The output of the operational amplifier 12 is then feed into the inverting input of amplifier 14 within first amplifier stage 30 via the resistor R5. Each of the amplifier stages 30, 32, 34, and 36 includes such a resistor (R5, R6, R7, and R8+R9) at the inverting input. In addition, the output of each of the amplifiers 14, 16, 18, and 20, of respectively, amplifier stages 30, 32, 34, and 36 is fed back to the inverting input of the respective amplifier via the parallel combination of corresponding resistors and capacitors R1, R2, R3, R4, and C2, C3, C4, and C5. Also at the output of amplifier 14 is coupling capacitor C6 which may be a 2.2. μF ceramic capacitor connected in series between the amplifier 14 and the second amplifier stage 32.
The non-inverting inputs of amplifiers 14 and 16 are tied to ground via resistors R11 and R12. For the non-inverting inputs of amplifiers 18 and 20 of amplifier stages 34 and 36, respectively, automatic nulling adjustments are provided. In particular, at the third amplifier stage 34, the non-inverting input of amplifier 18 is connected to variable resistor R14, which is connected in series to positive voltage (for example, +9 volts) through resistor R13 and is connected to minus voltage (for example, -9 volts) through resistor R15. The variable resistor R14 makes up a part of the zero offset adjustment circuit 22, which is connected to the non-inverting input of the amplifier 18.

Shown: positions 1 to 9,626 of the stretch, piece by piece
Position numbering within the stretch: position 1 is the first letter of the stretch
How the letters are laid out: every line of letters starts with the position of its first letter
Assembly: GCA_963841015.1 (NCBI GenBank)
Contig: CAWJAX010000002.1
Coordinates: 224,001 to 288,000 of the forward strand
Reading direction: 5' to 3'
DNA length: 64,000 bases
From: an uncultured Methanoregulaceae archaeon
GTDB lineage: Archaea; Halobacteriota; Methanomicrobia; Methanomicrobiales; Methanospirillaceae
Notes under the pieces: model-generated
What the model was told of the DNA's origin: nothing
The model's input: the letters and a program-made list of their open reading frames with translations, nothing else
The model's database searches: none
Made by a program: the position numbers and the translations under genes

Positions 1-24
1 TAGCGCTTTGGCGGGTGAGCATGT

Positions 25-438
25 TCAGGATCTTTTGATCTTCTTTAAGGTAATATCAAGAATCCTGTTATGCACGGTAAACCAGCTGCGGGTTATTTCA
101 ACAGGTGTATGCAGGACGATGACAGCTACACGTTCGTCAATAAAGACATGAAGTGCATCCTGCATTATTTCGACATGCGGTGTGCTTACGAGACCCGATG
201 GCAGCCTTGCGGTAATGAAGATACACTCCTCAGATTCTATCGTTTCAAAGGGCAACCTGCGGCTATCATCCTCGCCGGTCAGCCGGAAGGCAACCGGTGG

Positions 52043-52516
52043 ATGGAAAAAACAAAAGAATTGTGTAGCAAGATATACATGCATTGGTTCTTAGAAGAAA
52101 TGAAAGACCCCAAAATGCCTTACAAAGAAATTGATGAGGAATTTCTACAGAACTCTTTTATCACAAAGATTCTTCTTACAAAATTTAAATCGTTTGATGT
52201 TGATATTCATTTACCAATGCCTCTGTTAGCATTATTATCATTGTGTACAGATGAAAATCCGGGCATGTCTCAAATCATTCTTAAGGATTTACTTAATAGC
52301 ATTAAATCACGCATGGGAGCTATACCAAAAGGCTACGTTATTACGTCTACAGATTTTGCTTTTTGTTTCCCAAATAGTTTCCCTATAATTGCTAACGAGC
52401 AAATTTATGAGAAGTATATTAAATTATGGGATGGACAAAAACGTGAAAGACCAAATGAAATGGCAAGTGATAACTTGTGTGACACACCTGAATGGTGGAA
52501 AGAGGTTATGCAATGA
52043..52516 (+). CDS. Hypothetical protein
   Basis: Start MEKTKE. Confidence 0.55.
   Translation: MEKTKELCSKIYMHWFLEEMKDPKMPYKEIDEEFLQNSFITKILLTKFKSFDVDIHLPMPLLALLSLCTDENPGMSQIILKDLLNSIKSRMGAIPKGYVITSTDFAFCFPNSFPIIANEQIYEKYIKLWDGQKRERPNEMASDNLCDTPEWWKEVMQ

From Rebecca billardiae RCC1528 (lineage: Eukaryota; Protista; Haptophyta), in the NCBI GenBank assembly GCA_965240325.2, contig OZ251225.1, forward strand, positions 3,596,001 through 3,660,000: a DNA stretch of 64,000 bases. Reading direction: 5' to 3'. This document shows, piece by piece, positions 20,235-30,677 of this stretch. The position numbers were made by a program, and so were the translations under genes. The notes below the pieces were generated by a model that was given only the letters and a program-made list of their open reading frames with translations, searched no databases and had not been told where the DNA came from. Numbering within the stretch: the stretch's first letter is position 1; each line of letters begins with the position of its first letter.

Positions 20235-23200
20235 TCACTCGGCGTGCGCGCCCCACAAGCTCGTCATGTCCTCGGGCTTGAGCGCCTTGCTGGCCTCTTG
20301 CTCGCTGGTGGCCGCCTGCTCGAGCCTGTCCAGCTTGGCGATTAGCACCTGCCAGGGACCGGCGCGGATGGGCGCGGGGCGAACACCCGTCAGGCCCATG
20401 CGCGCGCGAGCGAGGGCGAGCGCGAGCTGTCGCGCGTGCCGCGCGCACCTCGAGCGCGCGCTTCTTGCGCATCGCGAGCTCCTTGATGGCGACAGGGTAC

Zero offset adjustment circuit 22 is provided to permit the operator to adjust the gain of the third stage to accommodate drift that may exist in the high gain amplifier stages. As an example embodiment of the zero adjust circuit 22, resistor R3 may have a value of 100K ohms, resistor R15 may have a value of 100K ohms and resistor R14 may have a value of 5K ohms. Further, capacitor C9 may have a value of 0.1 μF and may be a metal film capacitor.
The fourth amplifier stage 36 includes amplifier 20 and input resistors R8 in series with R9. Resistor R8 is variable and may have a value of 250K ohms, while resistor R9 is fixed at a value of 220K ohms. Resistor R8 is a potentiometer which provides a sensitivity adjustment for the operator. In addition, adjustment circuit 24 is provided into the non-inverting input of amplifier 20 to provide a center adjustment for the meter being used. This allows the operator to determine whether the presence of an unknown entity causes the metering circuit to build capacitance or to draw capacitance. Center adjustment circuit 24 includes variable resistor R16 connected between positive and negative voltage. It may be a 50K ohm resistor connected in parallel with capacitor C10 which may be a 0.1 microfarad metal film capacitor. Ideally, R16 is adjusted for half scale (i.e., centered on the meter) when no input signal is present.